Updated from 4:08 p.m. EDT
Stocks' recent winning streak ended Monday as disappointing earnings from
sent buyers to the exits.
Dow Jones Industrial Average
fell 65.84 points, or 0.62%, to 10,574.99, while the
lost 6.79 points, or 0.55%, to 1221.13. The
shed 11.91 points, or 0.55%, to 2144.87. The 10-year Treasury was down 12/32 in price to yield 4.21%, while the dollar fell against the yen and euro.
About 1.20 billion shares changed hands on the
New York Stock Exchange
, with decliners beating advancers by a 10-to-7 margin. Trading volume on the Nasdaq was 1.33 billion shares, with decliners outpacing advancers 3 to 2.
"Today was a tough day. It's been frustrating that the S&P 500 can't remain above the 1225 resistance level," said Barry Hyman, equity market strategist with Ehrenkrantz King Nussbaum. "Plus, we've had a huge run into the earnings, and there's a perception that earnings will provide an excuse to sell on the news."
Hyman added that the market is preparing for higher interest rates and that "the bond market is getting a hint and acting as though the
board probably won't stop at the August meeting."
Oil prices fell as traders tracked Hurricane Emily, with August crude finishing down 77 cents to $57.32 a barrel. Emily, a Category 4 storm, is crossing Mexico's Yucatan Peninsula and is expected to move north up the coast through tomorrow.
Stronger sectors Monday included utilities, retail and airlines. Weaker areas were technology, energy, health care, semiconductors and banks.
Citigroup said second-quarter earnings from continuing operations slid 7% from a year ago, clipped by lower loan profitability and a rise in bankruptcy filings. The company earned $5.07 billion, or 97 cents a share, on revenue of $20.17 billion. Analysts had forecast $1.02 a share on $21.41 billion. Citigroup lost $1.42, or 3.1%, to $45.
"After six or seven up days, we're due for a pullback," said Dave Briggs, head of equity trading with Federated. "There's not a lot of conviction out there, with people's expectations for a strong earnings season a bit torpedoed by Citigroup. There was a lot of euphoria last week towards earnings, but now we're back down to reality."
The situation was better at
Bank of America
, which reported a 12% jump in second-quarter earnings to $4.3 billion, or $1.06 a share, on revenue of $14.21 billion. Wall Street was predicting $1.01 a share on revenue of $14 billion. However, the stock finished lower by 90 cents, or 2%, to $45.08.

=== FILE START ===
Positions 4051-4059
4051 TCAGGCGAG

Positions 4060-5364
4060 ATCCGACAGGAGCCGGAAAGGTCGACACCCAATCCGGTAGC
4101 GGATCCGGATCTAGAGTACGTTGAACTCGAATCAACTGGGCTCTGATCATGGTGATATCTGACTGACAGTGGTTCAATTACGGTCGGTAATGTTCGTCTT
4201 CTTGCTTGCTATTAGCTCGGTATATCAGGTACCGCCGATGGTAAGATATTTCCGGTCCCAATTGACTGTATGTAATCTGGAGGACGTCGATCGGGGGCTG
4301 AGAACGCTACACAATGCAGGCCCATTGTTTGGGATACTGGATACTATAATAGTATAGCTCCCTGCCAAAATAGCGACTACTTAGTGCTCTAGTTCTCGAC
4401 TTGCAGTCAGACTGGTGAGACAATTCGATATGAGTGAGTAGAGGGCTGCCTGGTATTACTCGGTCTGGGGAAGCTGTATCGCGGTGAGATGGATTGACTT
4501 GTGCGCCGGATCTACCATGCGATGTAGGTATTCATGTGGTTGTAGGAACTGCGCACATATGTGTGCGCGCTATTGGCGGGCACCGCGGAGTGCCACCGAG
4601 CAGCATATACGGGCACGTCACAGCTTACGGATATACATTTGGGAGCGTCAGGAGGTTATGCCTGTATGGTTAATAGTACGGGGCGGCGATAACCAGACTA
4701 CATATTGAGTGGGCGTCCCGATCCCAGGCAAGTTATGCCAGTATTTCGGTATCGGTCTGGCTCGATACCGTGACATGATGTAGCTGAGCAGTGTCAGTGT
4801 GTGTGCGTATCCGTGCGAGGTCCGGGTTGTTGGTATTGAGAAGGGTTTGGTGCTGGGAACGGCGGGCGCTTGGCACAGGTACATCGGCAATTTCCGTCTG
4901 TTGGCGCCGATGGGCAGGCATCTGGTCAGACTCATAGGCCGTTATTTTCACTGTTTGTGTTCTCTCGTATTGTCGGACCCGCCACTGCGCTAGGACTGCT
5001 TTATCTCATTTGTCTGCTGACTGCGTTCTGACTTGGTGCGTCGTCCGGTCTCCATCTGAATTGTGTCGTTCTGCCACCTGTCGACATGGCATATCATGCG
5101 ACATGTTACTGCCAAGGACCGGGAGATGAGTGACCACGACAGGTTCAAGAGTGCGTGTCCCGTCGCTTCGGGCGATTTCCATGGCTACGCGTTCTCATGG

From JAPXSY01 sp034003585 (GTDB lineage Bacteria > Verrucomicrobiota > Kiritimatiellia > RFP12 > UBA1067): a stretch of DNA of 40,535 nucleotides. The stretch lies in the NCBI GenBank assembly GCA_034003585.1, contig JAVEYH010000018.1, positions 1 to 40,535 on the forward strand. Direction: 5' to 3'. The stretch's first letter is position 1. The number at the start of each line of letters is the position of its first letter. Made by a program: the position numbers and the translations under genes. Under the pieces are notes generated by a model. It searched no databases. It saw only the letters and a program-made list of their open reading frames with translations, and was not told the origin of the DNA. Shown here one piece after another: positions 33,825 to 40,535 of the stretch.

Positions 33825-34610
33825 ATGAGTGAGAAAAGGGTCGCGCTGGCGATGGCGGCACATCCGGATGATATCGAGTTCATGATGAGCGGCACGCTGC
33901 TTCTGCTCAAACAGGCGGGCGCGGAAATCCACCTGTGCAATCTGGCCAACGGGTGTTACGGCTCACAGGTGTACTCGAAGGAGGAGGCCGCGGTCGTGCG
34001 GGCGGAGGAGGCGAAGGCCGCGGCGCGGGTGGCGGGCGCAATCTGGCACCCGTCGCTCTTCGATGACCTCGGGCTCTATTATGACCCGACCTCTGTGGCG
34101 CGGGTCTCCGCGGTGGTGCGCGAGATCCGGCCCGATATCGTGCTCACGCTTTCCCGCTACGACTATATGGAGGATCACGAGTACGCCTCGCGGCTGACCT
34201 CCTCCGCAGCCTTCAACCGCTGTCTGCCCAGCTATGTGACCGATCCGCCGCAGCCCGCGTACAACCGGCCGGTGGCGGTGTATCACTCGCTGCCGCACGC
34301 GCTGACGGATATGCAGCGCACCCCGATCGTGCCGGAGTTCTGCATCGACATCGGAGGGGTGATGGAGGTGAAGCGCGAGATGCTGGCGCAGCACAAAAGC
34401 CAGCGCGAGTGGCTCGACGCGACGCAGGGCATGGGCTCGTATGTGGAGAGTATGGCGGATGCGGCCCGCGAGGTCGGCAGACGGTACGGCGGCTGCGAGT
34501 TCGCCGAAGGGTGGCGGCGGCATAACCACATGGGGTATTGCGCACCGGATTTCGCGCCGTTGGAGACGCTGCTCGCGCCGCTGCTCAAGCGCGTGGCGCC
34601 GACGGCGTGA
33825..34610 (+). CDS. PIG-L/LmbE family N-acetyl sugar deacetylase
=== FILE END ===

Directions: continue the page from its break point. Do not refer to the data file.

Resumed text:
reported second-quarter net income of $776 million, or $1 a share, up from $773 million, or 97 cents a share, a year ago. Excluding a charge from the company's reinvestment of $1.7 billion in foreign earnings, 3M earned $1.09 a share in the quarter. Sales rose 5.6% to $5.29 billion. The Thomson First Call consensus was for EPS of $1.09 before items. 3M was down 92 cents, or 1.2%, to close at $74.53.
After the bell Monday,
reported much-better-than-expected earnings, saying its profit before gains and charges was $1.12 a share. Analysts expected $1.04 a share.
entered the bidding war for
( MYG) Sunday, offering to buy the appliance maker for $1.4 billion, or $17 a share. Maytag previously agreed to be taken private at $14 a share by investors led by Ripplewood Holdings and is entertaining a $16-a-share offer from Bain Capital and Blackstone Group. Whirlpool was higher by $3.32, or 4.7%, to $73.31, while Maytag jumped $2.03, or 13.1%, to $17.48.
( GDT) were lower after the company voluntarily warned physicians that a defect could appear in some older pacemaker devices. The company said that of the 78,000 devices that were distributed, 28,000 remain implanted in patients. Guidant was down $2.10, or 3%, to finish at $67.31.
said late Sunday that it will purchase nearly 51.3 million of its common shares, or about 19% of the shares outstanding, in a Dutch auction self-tender offer. The company said it would buy the shares at a price of $19.50, based on the preliminary results of the offer. Mylan lost $1.02, or 5.3%, to $18.38.
said late Friday that its vagus nerve stimulation therapy system has won Food and Drug Administration approval to treat chronic depression. The device sends electrical impulses to the brain through a nerve in the neck. The stock fell by $1.34, or 3%, to $43.64.
rose almost 27% Monday after the company said it has entered a licensing deal with
to develop a cancer vaccine that targets telomerase, an enzyme involved in tumor growth.
Geron will receive an upfront payment, milestone payments upon achievement of certain development and regulatory events, and royalties under the agreement. Geron added $2.29, or 26.6%, to $10.89.
In ratings news, Smith Barney downgraded
to hold from buy, believing that shares have gotten too high.
Valero lost $1.66, or 2%, to $80.42, and Marathon fell 54 cents, or 1%, to $54.69. Occidental gained 20 cents, or 0.3%, to $79.
Overseas markets were mixed, with London's FTSE 100 down 0.3% to 5214, while Germany's Xetra DAX was up 0.1% at 4719. In Asia, Japan's Nikkei fell 0.1% overnight to 11,758 while Hong Kong's Hang Seng added 0.4% to 14,567.
To view Aaron Task's video take on today's market, click here